Saturday, April 20, 2013

PTSD: Mischief Managed

That's my mom. She's VERY supportive, as you can see.

As many of you know, I've been hearing this diagnosis for months now--maybe a year or more, even. I'm not sure, because I just put it right out of my mind every time, because that's ridiculous, right? Post-Traumatic Stress Disorder? That is something that soldiers get, from the chronic stress of being shot at night and day, or being in explosions, or seeing their friends killed. Not from being... well... me. It just felt presumptuous, or something. But my GP has been saying it the longest. "Belinda, you're dealing with a good deal of PTSD after everything you've been through." I should have listened to him, because he also treated Alex, and he's been in on EVERYTHING. And then there was the therapist who saw both Alex and myself, and the two of us jointly. "Belinda, it sounds like you have PTSD." Nah, I'll be fine--I'm doing so much better already, see? Watch me spin these plates!

Because I "overshare," but moreso because so often, things I've "overshared" here have helped others with similar problems, I want to talk about this. My overriding symptom is a tremendous anxiety/panic, that manifests in tachycardia, sudden and instant all-over sweating, flushed skin, nose and eyes dripping like faucets, lightheadedness, and that classic feeling of "impending doom," when there is ZERO emotional stimulus happening, and I don't, intellectually, feel panicked, anxious, or even upset about ANYTHING. It was always the worst upon waking, and I wasn't getting much sleep to begin with. I felt like I was having a heart attack, and of course, that fear made all the symptoms was misery.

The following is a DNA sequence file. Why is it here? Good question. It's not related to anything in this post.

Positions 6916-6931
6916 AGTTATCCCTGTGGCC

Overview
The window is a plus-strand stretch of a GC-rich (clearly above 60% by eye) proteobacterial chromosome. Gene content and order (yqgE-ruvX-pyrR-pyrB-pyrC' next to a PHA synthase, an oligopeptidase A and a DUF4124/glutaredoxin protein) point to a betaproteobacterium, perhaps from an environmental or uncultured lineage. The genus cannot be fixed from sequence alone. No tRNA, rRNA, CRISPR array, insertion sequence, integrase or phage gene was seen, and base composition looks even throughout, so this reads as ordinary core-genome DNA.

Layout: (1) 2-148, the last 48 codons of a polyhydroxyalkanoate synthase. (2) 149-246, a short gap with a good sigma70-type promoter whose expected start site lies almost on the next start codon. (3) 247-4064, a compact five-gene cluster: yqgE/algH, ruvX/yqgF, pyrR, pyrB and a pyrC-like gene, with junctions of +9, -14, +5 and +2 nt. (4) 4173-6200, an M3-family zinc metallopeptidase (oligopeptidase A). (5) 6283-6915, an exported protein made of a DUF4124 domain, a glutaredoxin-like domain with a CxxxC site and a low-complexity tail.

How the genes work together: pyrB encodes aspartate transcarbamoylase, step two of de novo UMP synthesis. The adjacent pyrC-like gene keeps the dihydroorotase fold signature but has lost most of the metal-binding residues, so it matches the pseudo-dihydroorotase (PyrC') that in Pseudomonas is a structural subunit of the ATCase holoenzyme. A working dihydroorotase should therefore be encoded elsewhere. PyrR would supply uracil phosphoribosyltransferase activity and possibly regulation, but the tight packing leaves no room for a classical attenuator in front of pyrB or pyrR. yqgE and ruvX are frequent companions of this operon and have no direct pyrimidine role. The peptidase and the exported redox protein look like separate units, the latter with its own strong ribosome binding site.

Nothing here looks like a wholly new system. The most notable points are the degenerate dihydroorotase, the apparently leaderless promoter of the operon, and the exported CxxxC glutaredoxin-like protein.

At first, I would just wake up and immediately hit the treadmill, without even getting dressed or anything. It felt like I had adrenaline poisoning that HAD to be worked off. Sometimes it seemed to help. Sometimes. It felt better than doing nothing. Then over the course of a year or more I just took benzos. Xanax or Klonopin, low doses, 2-4 times a day. Xanax ER worked really well for me, but my insurance wouldn't cover it, and $200/month for one prescription just wasn't something I could sustain. Plus, I was just treating symptoms and not addressing the cause. Which I was NOT acknowledging as PTSD.  So my GP started running heart tests on me, "to rule things out." He knew there was nothing wrong with my heart, but he's not the kind of doctor to not listen to his patient's concerns. When those tests turned up nothing and I was still complaining about my heart, he referred me to a cardiac specialist and a neurologist.